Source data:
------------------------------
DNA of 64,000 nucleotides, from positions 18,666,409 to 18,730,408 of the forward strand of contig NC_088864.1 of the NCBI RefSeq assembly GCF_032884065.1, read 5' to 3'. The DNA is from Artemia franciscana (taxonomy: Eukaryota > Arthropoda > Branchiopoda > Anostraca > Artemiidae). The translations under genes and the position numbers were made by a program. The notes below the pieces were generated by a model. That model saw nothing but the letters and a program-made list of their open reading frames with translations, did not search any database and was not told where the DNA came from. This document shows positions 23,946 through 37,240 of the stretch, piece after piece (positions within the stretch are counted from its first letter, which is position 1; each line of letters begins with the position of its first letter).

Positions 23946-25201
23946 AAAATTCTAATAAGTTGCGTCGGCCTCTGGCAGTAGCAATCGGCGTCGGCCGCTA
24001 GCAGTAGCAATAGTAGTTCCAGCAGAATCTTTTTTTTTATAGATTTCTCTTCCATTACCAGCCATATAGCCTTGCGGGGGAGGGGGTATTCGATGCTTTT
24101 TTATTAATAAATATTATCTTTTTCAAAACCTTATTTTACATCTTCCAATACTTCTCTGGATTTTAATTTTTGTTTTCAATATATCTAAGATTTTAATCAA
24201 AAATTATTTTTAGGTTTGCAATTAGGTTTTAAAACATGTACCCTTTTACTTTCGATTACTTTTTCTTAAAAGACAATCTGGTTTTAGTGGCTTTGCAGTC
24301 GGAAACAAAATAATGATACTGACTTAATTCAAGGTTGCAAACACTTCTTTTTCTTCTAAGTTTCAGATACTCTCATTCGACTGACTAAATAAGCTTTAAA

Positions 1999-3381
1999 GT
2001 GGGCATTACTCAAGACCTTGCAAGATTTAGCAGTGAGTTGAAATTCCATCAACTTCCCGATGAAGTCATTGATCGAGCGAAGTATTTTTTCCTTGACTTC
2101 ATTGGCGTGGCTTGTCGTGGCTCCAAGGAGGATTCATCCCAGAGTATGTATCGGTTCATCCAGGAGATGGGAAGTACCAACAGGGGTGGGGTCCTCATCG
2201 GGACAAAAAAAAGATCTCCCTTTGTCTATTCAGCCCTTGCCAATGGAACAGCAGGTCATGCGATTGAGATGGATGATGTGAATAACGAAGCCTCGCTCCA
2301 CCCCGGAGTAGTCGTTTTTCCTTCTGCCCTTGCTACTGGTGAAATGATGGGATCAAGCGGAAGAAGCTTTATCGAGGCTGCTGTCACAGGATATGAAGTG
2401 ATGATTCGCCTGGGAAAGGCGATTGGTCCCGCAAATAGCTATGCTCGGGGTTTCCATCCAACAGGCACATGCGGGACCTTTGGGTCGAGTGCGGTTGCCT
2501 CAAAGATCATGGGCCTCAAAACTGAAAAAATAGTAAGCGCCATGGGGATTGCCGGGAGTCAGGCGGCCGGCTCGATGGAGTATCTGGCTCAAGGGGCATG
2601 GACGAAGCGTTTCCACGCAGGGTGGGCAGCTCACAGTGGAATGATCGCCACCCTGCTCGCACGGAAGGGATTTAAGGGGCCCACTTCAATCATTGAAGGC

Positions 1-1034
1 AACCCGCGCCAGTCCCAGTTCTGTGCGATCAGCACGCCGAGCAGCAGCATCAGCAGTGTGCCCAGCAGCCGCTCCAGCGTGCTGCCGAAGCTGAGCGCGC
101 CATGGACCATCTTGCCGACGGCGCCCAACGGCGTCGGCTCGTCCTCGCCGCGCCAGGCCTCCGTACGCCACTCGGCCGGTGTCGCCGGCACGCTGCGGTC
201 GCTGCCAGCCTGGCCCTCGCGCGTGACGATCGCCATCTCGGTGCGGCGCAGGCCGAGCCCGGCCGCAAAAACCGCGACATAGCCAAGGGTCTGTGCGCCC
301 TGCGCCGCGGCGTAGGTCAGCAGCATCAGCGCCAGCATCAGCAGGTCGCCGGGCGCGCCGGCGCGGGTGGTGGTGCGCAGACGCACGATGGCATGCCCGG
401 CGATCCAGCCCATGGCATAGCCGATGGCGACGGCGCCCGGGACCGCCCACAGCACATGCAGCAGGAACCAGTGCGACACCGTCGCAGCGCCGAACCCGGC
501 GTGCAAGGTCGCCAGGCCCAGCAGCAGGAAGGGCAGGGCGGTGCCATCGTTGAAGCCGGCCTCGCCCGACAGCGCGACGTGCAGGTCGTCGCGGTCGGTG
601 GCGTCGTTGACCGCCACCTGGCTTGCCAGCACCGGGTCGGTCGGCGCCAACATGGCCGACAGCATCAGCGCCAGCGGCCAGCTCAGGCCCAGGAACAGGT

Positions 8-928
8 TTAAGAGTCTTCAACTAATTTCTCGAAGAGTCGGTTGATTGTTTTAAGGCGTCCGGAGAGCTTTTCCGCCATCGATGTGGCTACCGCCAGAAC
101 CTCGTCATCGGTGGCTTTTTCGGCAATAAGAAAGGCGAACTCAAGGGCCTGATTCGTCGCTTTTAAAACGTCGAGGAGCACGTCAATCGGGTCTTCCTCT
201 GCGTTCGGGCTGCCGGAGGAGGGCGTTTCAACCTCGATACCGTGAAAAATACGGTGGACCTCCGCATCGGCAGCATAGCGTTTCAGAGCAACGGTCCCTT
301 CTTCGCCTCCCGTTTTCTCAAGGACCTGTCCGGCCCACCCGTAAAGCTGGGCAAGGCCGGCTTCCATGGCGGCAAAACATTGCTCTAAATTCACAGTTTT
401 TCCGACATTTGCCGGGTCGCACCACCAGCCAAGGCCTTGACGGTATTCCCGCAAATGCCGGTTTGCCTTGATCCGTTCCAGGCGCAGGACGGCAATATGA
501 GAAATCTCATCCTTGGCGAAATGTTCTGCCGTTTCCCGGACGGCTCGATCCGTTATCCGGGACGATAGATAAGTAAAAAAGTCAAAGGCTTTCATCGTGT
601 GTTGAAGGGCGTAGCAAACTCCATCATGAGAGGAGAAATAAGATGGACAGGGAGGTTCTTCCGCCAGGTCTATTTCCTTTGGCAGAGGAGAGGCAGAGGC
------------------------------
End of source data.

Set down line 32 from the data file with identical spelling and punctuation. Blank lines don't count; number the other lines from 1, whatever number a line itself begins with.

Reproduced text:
601 GTTGAAGGGCGTAGCAAACTCCATCATGAGAGGAGAAATAAGATGGACAGGGAGGTTCTTCCGCCAGGTCTATTTCCTTTGGCAGAGGAGAGGCAGAGGC